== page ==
By Ray Stern
By Ray Stern
By New Times
By Amy Silverman
By Stephen Lemons
By Stephen Lemons
By Monica Alonzo
By Chris Parker
Where to begin?
Goldstein is a learned man--a Harvard-educated lawyer. Moreover, as an Orthodox Jew, he spends each Saturday--Shabbat--studying Jewish teachings.
But even Goldstein has difficulty describing the notion of an eruv, an imaginary boundary--something like a safe zone in a kids' game of tag, a force field protecting the starship Enterprise. Orthodox Jews create such safe zones to allow the faithful to abide by the many rules of Shabbat without surrendering every convenience or, most gentiles would no doubt believe, necessity.
So to understand how an eruv works, Goldstein explains, one must know the many prohibitions of Shabbat--the seventh day of creation when, according to the Old Testament, God rested.
Goldstein grows so animated during the discussion of Shabbat traditions that his yarmulke slips from his head. He retrieves the prayer cap, pins it back onto his scant hair and continues.
Shabbat begins at sundown Friday with the lighting of candles and blessings over the candles, wine and challah, a braided Jewish bread. It ends at sundown Saturday, often with a Havdalah, a ceremony during which candles are lighted, wine is sipped and a spice box is passed around. All this is meant to separate Shabbat from other days and to ensure that the coming week will be a good one.
Goldstein looks forward to Shabbat all week long. He walks to the synagogue for a service on Friday evening, and to hear a passage from the Torah (the Old Testament) on Saturday morning. Shabbat is a time for introspection. Goldstein and his family sit around the dinner table and sing songs, and Goldstein debates principles of Jewish law with friends.
Yet for the truly devout Jew, observing the day of rest is a lot of work. Meals must be fully prepared before sundown Friday, as no electricity may be used. Fires cannot be lighted. Driving is prohibited. No sports. No gardening. No umbrellas: It is forbidden to erect a tent on Shabbat.
Even trivial conversation is taboo.
Most of these activities are defined in Hebrew as melacha--work--and are encompassed in 39 prohibited acts listed in the Book of Exodus.
"Let no man leave his place on the seventh day," Exodus commands. Jewish law interprets that as prohibiting the carrying of objects outside of the home.
In practical terms, this means David Goldstein can't carry his prayer book and prayer shawl when he walks to synagogue on Shabbat. His wife can't carry her reading glasses. The Goldsteins can't take a casserole to a potluck dinner or a bottle of wine to a friend's house.
The Goldsteins' fellow congregants with young children must stay put on Shabbat; they are not to carry a child or push a stroller outside the house. The same goes for a wheelchair.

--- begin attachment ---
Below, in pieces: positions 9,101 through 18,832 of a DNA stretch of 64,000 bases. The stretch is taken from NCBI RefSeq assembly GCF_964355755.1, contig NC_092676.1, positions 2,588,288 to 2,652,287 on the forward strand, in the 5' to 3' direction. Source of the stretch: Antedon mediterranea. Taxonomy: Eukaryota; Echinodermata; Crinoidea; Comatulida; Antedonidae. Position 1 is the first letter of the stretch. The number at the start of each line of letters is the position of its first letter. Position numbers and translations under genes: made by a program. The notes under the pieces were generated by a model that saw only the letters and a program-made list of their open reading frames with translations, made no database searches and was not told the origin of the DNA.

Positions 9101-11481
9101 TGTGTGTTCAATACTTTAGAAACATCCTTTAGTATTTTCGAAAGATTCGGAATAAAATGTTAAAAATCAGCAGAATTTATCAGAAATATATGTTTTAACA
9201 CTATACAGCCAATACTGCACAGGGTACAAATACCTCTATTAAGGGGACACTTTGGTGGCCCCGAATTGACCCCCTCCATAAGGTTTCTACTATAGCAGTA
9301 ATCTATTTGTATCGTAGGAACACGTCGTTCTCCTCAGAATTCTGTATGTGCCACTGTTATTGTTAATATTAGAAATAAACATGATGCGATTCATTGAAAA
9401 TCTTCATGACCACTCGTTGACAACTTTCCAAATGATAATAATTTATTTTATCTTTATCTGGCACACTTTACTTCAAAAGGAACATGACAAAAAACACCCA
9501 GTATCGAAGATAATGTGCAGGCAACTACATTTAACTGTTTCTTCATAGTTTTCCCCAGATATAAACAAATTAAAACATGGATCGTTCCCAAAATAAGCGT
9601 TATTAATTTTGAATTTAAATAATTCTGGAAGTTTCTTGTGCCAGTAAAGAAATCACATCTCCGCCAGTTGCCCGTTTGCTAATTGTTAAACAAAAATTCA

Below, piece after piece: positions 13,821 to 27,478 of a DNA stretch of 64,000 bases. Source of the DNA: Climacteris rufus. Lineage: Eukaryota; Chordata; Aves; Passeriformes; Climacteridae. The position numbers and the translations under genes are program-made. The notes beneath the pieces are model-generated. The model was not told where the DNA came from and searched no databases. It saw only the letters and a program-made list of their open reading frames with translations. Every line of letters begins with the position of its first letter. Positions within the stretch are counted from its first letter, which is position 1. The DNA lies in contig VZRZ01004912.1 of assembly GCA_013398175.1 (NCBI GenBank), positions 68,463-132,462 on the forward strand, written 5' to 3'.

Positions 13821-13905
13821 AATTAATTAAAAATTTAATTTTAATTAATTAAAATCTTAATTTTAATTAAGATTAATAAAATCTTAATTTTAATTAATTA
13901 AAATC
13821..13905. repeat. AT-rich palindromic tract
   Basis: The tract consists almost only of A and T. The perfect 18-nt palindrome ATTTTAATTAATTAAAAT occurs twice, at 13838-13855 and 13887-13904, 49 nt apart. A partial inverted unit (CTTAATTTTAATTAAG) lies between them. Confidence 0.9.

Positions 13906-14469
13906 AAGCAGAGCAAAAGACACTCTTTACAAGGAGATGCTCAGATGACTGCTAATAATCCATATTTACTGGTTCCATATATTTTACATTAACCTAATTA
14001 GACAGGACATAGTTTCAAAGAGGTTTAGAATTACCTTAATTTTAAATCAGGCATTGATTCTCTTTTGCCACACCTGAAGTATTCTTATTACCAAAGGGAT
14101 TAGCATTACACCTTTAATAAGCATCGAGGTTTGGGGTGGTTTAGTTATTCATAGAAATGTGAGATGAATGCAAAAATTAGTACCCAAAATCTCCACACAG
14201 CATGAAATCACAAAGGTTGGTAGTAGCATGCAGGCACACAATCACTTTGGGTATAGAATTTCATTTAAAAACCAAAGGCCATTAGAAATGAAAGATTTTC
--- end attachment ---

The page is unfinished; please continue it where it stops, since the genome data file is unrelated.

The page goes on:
Ah, but Jewish law is never that simple; there are many exceptions to the rules. Thousands of years ago, rabbis offered a solution to the schlepping dilemma, in the form of an eruv--a defined area where some of the most impractical rules of Shabbat are suspended.
The Hebrew word "eruv" (pronounced ay-ROOVE) is defined as "mixture, merging, amalgamation or blending of activities and rights." Goldstein explains that the word is closely related to erev, the Hebrew word for evening, the blending of day into night. An eruv blends public and private domains, allowing one to break certain rules of Shabbat while the celebrant is outside the home.
The first eruv took the form of a wall that King Solomon ordered built around Jerusalem. Remember, it's permissible to carry objects inside the home. The wall made the community into one great big home, in effect, and--mazel tov!--it was kosher to carry.
But people inside an eruv may do nothing beyond carrying, and may carry only the bare necessities--no money, no car keys, no pocketbooks, no newspapers. And still no umbrellas, those metaphoric tents.
The modern eruv incorporates existing boundaries--both natural and manmade--such as ravines and highways, supplemented with poles and wires that denote the boundary.
Most eruvin (plural for eruv) are all but invisible, unless you know what to look for. Although it incorporates some physical materials, the eruv exists mainly in the minds of those who believe in it. Chances are, you've been inside an eruv and never knew it. From Seattle, Washington, to St. Louis, Missouri, to Sydney, Australia, Orthodox Jews have erected eruvin.
The first eruv in the United States was probably created in Manhattan during the Fifties. The White House and Supreme Court sit inside the Washington, D.C., eruv. There are more than 100 eruvin in North America.
But none in Phoenix, until now.
David Goldstein, David Segal, Rabbi David Rebibo and a handful of other Orthodox Jews (not all of them named David, by the way) are in the process of constructing an eruv in north central Phoenix. In so doing, Phoenix will become one of the last major metropolitan centers in the U.S. to have an eruv.
Even so, the organizers are proceeding with caution, wary of opposition from civil libertarians, anti-Semites and even other Jews.
Building an eruv is not easy. It requires recruiting rabbinic experts to survey the area, and numerous government entities must approve the use of public rights of way and property for a religious purpose. Goldstein and his committee began planning their eruv in 1994 and expect it will be operable before the end of the year.